Empirical evidence from 40 African countries shows that trade facilitation between 2010 and 2015 has improved social welfare indicators like education, child mortality and the human development index (Sakyi et al. 2018). The implementation of the free trade area could thus be an opportunity to reduce income poverty as well as multidimensional poverty within African countries, at least for the initially more closed economies.

AfCFTA is predicted to generate employment and accelerate GDP growth

Based on a static computable general equilibrium model, Saygili et al. (2018) estimate potential long-term effects of AfCFTA for 27 African countries. The authors study one scenario with full tariff elimination and another scenario with one product category being excluded from the tariff elimination. In the first scenario with full elimination, GDP is predicted to increase by 0.97% and total employment is predicted to rise by 1.17%. Results for the second scenario indicate lower gains. Estimates of the employment effect by sub-sector indicate the largest growth rates for the manufacturing sector. The Continental Free Trade Area could thus reduce unemployment and contribute to economic welfare.

African continental free trade offers the opportunity to industrialize

Intra-African trade has a higher share of manufactured and value-added products and a lower share of primary commodities when compared with African trade with the rest of the world (Lungu 2019). Under full tariff elimination, intra-African trade could increase by 33% (Saygili et al. 2018). This growth is predicted to be most pronounced in the manufacturing sector, which to date has a low contribution to the African economy. The agreement therefore constitutes an opportunity to industrialize, which is a key policy priority for the continent.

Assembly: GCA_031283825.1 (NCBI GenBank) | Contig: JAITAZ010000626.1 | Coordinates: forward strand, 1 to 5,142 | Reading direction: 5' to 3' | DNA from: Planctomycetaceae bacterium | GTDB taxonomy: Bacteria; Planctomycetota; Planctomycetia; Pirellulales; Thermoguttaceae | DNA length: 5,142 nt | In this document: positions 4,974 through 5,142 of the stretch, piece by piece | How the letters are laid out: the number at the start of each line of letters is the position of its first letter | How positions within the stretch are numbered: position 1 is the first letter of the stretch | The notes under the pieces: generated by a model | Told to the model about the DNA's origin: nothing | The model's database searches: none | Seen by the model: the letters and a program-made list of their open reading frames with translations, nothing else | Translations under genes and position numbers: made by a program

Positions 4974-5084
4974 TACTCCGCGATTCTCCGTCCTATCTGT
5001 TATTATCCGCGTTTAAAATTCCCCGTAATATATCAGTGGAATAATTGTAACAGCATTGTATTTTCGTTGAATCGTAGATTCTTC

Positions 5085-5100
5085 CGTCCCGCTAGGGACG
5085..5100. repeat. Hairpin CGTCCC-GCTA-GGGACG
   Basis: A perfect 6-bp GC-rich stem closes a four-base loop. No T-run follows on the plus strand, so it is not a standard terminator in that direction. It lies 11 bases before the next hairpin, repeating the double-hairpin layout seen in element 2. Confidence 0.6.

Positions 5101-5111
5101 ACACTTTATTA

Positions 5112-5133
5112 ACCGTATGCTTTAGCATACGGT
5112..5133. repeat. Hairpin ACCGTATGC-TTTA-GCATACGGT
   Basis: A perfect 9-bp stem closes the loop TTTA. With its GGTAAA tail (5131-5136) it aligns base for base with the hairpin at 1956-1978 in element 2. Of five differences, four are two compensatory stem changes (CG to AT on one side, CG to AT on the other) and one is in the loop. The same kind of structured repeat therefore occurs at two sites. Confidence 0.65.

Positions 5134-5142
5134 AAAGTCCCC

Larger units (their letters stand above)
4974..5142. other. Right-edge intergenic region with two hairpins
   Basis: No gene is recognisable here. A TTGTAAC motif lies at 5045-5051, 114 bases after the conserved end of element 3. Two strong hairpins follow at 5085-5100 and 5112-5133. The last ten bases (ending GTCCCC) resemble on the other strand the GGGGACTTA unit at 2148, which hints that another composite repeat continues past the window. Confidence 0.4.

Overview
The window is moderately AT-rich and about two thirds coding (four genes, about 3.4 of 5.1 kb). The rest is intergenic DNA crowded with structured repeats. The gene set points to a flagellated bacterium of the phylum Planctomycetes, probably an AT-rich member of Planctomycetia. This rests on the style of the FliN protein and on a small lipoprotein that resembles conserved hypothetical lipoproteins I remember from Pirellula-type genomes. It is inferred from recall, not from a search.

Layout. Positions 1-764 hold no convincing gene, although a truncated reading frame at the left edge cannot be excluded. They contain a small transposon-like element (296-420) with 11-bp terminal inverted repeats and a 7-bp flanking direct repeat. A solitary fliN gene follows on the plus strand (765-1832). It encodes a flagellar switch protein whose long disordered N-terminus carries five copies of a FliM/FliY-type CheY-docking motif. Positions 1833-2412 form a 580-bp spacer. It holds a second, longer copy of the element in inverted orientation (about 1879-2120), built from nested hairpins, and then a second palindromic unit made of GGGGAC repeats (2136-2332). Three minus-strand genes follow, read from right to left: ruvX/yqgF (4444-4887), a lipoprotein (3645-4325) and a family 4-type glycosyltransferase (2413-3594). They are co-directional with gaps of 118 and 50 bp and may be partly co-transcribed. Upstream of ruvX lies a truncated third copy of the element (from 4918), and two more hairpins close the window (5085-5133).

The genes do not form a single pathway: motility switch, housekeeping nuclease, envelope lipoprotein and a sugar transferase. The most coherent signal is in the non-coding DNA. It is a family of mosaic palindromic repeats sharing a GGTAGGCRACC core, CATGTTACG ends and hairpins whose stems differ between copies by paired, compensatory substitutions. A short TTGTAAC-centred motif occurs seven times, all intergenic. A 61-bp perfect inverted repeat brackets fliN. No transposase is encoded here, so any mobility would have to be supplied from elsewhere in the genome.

Wealth gains are unlikely to be shared equally across countries

A major challenge of the Continental Free Trade Area are its distributional consequences. If wealth gains are not shared equally across as well as within countries, wealth inequalities may arise or even be intensified. Based on a general equilibrium trade model, Abrego et al. (2019) estimate welfare effects of AfCFTA for 45 African countries. Using data from trade flows, effective import tariffs and actual non-tariff barriers, they find a large dispersion in wealth gains across countries. They conclude, for example, that countries with initially strong trade ties to other African countries will benefit more from the trade agreement.